When Oleg had come to stay with the Kellys, the paterfamilias had just ignored him. So, by Kelly standards, this was
almost a benediction. He had at least got Pa Kelly’s attention, while Ma Kelly was even quite excited by the idea of
the wedding (until she heard that it would be held in Monaco rather than at the bride’s home, as was the American
way). Nor was Jack Kelly at all minded to put up a $2,000,000 dowry. The suggestion elicited a predictably outraged
response. “My daughter doesn’t have to pay any man to marry her,” he fumed. Eventually, as the father of the bride,
he acquiesced to paying $2m dollars for the wedding, and among the entertainments it was noted that the London
Festival Ballet had been booked for six performances.
The Kellys’ concerns can hardly have been assuaged when jewels, which according to The New York Times “were estimated
to be worth $50,000”, and belonging to one of their guests, were stolen from a suite at the Hotel de Paris by what
the paper called ‘Riviera thieves’. At least these Riviera thieves could have stolen another set of jewels, those
purchased by Prince Rainier’s National Council as a wedding present — they were apparently terrible. “Anybody,” said
Rainier, “could see that these were old jewels. They were mounted in an old-fashioned way, and had very little
appeal.” But when they tried to return the jewels, the council had difficulty getting their money back and a lawsuit
Then, in a plot twist that even Hitchcock would have found too far-fetched for the Riviera thriller that Grace had
starred in, Prince Rainier’s mother turned up for the wedding with her driver (and so it was said lover), ‘a
gentleman cracksman’ and jewel thief called Rene la Canne (‘Rene the Swagger Cane’). Jack Kelly’s reaction was in
character, branding his future in-laws “a bunch of god-damned degenerates”.
Meanwhile, the reformed jewel thief (whose tight white uniform did little to disguise him) was soon recognised by the
press, who, failing in their efforts to bribe guests to take pictures inside the palace, were thrilled to have
something to write about. Grace’s mother-in-law-to-be explained to newspapermen: “I thought the air and sun would do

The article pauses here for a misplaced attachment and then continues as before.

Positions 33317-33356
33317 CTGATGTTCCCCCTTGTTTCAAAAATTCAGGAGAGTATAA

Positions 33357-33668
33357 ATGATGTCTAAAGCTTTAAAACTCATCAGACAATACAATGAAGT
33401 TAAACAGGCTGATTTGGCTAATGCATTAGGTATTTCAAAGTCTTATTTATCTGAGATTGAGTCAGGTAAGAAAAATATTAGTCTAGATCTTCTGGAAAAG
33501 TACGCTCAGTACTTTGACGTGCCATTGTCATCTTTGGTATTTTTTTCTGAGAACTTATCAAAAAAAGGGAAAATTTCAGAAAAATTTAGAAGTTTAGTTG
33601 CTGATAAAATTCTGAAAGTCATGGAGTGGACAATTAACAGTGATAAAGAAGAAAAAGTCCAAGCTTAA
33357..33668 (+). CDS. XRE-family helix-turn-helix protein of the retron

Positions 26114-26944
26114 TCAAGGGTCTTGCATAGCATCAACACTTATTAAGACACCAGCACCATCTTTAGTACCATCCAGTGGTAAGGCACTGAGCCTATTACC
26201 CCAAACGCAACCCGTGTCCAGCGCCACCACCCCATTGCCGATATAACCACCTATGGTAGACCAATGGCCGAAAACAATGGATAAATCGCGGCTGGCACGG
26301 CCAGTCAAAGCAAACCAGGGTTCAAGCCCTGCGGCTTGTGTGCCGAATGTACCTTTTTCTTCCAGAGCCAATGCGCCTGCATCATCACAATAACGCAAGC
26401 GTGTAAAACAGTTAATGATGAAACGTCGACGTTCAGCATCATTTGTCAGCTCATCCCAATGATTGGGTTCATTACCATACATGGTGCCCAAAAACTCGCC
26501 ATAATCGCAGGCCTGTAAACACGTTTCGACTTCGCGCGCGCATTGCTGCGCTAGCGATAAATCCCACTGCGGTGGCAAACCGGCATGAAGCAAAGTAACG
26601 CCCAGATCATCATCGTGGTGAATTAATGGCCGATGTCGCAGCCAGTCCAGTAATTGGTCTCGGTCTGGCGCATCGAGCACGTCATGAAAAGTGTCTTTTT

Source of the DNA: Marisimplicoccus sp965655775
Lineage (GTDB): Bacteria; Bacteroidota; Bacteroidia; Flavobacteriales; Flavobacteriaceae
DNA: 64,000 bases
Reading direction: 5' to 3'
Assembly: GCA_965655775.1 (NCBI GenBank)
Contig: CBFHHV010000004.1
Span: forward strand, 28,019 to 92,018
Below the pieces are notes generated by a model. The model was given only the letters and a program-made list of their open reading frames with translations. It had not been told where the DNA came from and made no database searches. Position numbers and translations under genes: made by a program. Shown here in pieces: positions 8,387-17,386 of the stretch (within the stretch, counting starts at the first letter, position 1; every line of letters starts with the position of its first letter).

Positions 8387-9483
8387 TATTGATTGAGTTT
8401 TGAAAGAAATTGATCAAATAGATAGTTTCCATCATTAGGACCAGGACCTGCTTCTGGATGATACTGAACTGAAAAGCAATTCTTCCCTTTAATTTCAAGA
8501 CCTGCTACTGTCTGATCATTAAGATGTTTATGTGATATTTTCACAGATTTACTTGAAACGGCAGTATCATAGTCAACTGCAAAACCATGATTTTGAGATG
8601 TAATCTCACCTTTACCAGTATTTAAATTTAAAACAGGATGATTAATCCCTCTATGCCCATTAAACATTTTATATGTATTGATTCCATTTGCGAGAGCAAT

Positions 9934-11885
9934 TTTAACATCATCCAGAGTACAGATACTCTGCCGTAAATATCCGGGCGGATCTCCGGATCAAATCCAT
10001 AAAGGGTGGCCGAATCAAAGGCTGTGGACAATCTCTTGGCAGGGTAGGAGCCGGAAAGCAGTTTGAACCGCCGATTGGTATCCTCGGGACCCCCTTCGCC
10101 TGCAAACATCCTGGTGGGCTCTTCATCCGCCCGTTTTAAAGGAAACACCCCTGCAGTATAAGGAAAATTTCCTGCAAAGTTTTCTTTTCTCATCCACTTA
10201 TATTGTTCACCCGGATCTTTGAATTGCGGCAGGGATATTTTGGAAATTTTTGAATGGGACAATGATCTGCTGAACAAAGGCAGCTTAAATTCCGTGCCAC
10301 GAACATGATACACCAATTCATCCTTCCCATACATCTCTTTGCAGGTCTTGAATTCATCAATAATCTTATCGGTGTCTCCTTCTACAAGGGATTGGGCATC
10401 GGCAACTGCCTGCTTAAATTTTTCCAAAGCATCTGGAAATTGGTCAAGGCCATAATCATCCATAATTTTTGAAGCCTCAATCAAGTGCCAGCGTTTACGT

him good. His health is delicate after his years in prison.”
Not that there was much sun on those April days. It poured with rain, and when photographers already unhappy at being
soaked became so upset at being held back from the entrance to the Monte Carlo Sporting Club that they got into a
punch-up with police, it seemed that Jack Kelly began to sympathise with his son-in-law and was reported to have
said: “I guess the prince is going to have to roll with the punches.”
At last the couple made it to the altar. She looked gorgeous in a dress of champagne lace and he in a dashing uniform
bedizened by medals. But even this moment, the most important for the young glamorous couple, was marred, as the
prince later recalled. “Another thing that astonished me when we actually stood together in the cathedral was the
fact that during this wedding, in front of the altar, there were cameras and microphones everywhere,” he said. “Such
lack of solitude and dignity. Reflecting on this afterwards, we both agreed that we should really have got married
somewhere in a little chapel in the mountains. That is the sort of impossible desire one has after these
Even their honeymoon got off to a stormy start. They had intended to set off to Mallorca on the Royal yacht, the Deo
Juvante, but as they left the port the boat was rocked by an enormous swell and the captain advised that they pull
into the bay of Villefranche and sit out the bad weather.
It may have been a difficult start, but as they finally sailed off to start their honeymoon and begin their married
life, the modernisation of Monaco had begun.
Once, when trying to explain the level of local apprehension that attended his marriage, Prince Rainier was able to
say as late as 1966: “You have to understand that quite a lot of the local people here have hardly been out of
Monaco in their lives. I have heard of many Monégasques dying at the age of 70 who had only been once as far as
Joining the swarm of helicopters that took to the skies after the grand prix, I cast a glance back at this very
cosmopolitan little city-state, and reflected just how much had changed.
Originally published in Issue 41 of The Rake.
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